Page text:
The need for “Global” positioning in Space has been a long standing and tricky issue. To put it simply – Outer Space Navigation is yet to replicate the success and confidence GPS/GNSS has had when it comes to Global Navigation on Earth. Well, at least the Star Trek needs this 😉
I have always wondered how they keep tabs on a spacecraft bound for Saturn or even moon where our GPS/GNSS does not exist. The usual method revolves around radio waves – a spacecraft’s distance from the control station is computed using radio waves which I understand is accurate to within a meter.
When it comes to Outer Space positioning, its more about getting the Angular position correct than the radial distance. Current technology has the ability to track angular position with an uncertainty of about 4 Kilometers/astronomical unit of distance between the spacecraft and earth. That’s about 500 Kilometers if your spacecraft is near pluto. Not bad you might think – but surely scientists would be happier to have a better way of determining the spacecraft’s outer space position.
Thats where Pulsar Signals come into the picture.
The basic idea behind this interplanetary navigation system is to use the signals from these pulsars in essentially the same way that we use GPS satellites to navigate on Earth. By measuring the arrival time of pulses from at least three different pulsars and comparing this with their predicted arrival time, it is possible to work out a position in three-dimensional space. (Since pulsars produce a stream of identical pulses, it is possible to generate any number of ambiguous solutions when doing this. But Becker and co point out that these can be eliminated by constraining the solutions to a finite volume around the assumed position.)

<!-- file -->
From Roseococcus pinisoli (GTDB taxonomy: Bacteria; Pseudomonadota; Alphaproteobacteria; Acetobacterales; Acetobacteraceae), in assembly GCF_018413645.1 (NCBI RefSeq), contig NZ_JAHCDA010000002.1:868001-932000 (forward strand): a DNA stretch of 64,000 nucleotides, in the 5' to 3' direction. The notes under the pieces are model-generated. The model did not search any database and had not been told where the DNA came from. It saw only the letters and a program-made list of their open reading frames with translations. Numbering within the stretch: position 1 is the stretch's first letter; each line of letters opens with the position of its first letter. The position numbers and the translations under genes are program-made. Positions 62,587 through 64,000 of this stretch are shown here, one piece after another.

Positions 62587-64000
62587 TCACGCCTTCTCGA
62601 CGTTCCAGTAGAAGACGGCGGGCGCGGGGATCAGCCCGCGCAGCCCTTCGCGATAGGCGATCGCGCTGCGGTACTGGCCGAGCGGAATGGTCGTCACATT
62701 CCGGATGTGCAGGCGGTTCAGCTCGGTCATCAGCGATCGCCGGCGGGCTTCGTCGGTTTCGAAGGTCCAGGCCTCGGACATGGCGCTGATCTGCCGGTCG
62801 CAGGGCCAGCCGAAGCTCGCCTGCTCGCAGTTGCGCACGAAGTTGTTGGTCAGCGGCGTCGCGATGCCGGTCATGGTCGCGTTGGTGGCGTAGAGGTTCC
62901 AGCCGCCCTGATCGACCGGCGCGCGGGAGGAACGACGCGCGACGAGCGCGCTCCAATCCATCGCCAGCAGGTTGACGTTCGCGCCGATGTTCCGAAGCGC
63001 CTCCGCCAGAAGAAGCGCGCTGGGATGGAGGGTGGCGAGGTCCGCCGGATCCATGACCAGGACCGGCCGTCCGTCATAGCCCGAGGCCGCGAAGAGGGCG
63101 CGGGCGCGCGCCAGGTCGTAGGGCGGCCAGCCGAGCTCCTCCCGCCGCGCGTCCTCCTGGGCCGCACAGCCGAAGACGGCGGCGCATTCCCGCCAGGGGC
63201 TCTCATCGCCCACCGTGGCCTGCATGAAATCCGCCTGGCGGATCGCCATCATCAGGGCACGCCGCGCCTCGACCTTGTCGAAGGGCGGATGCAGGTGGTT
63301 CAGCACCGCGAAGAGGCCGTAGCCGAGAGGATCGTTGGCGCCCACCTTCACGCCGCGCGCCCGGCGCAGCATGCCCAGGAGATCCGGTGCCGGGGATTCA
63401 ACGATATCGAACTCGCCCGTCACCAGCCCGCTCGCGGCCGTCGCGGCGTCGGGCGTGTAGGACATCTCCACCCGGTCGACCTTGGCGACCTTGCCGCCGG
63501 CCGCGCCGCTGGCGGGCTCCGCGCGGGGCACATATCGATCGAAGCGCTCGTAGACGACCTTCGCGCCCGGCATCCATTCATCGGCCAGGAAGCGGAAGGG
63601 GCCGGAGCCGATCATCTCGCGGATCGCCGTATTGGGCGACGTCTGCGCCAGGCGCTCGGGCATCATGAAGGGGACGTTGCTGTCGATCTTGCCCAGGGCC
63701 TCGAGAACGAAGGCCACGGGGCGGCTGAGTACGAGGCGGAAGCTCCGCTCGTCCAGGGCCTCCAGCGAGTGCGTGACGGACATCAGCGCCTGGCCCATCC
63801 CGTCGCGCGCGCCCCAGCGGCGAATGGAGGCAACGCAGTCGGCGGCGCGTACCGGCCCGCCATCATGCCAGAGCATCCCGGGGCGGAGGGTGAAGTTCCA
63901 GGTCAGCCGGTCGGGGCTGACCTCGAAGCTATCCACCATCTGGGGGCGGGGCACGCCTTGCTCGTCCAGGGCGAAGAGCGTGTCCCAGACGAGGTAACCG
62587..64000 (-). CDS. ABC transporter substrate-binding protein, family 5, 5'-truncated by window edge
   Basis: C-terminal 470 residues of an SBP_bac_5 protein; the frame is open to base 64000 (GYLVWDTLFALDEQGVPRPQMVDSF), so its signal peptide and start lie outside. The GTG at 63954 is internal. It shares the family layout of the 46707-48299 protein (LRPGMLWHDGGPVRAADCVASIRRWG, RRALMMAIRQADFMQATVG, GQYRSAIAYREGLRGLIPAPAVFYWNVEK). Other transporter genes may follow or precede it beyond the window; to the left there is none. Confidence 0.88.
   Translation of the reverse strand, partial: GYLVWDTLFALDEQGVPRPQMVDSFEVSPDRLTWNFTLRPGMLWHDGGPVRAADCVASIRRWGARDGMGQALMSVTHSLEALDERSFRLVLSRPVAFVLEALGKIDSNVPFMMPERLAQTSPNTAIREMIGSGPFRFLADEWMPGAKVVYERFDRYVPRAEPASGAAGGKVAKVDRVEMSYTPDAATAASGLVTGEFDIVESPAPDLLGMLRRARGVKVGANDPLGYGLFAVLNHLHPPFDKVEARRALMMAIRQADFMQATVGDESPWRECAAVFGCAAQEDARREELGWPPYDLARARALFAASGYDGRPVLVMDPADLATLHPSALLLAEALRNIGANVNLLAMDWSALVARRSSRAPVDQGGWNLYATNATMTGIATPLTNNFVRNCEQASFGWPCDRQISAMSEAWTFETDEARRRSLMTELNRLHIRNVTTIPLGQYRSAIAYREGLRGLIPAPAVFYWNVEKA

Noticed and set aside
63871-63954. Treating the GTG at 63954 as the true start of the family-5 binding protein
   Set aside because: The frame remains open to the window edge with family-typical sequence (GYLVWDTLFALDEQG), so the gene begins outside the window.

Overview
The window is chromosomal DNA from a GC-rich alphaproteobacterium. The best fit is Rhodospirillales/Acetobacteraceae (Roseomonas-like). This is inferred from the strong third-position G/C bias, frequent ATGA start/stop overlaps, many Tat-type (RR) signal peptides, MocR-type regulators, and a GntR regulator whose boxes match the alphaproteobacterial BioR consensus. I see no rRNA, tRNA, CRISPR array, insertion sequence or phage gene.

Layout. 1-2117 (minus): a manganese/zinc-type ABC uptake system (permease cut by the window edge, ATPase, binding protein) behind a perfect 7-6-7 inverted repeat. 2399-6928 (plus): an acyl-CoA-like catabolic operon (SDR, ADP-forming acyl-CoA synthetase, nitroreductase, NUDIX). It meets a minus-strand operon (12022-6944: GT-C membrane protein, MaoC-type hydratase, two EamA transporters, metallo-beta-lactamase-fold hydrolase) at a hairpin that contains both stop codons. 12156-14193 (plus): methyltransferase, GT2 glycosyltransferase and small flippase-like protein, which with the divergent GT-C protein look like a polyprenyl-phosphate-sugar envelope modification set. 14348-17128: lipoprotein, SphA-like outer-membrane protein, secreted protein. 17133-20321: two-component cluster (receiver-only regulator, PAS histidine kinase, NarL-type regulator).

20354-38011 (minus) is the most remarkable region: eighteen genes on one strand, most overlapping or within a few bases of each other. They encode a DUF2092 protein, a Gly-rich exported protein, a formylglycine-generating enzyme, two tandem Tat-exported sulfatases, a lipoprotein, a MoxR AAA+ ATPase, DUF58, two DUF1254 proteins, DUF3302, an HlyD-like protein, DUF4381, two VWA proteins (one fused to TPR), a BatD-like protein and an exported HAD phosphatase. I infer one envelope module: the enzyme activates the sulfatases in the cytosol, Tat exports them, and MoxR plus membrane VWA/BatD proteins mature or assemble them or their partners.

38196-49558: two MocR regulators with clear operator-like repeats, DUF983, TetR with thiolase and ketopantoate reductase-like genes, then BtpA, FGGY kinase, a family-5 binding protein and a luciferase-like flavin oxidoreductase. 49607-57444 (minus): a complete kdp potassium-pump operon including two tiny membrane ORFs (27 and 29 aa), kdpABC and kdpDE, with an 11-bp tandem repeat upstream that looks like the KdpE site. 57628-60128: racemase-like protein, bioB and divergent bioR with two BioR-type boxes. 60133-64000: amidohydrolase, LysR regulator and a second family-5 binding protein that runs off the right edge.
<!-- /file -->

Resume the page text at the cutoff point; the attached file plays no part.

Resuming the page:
The man behind the idea Werner Becker, Max-Planck Institute for extraterrestrial Physics in Germany and his colleagues have said that this technology can help locate the spacecraft within a five kilometer radius.
The feasibility of such a system depends on a number of important practical factors, largely determined by the wavelength of the pulsar radiation that the navigation system is designed to detect. This determines the antenna collecting area, the power consumption, the weight of the navigation system, and of course its cost. Becker and co calculate that for 21-centimeter waves, the spacecraft would require an antenna with a collecting area of 150 square meters. But a better idea, they say, is to use pulsars that emit x-rays since the technology for collecting and focusing x-rays has improved dramatically in recent years. SOURCE: Technology Review
The research”Autonomous Spacecraft Navigation with Pulsars” had been published in MIT Technology Review last month.
Taking Navigation to Infinity and Beyond 😉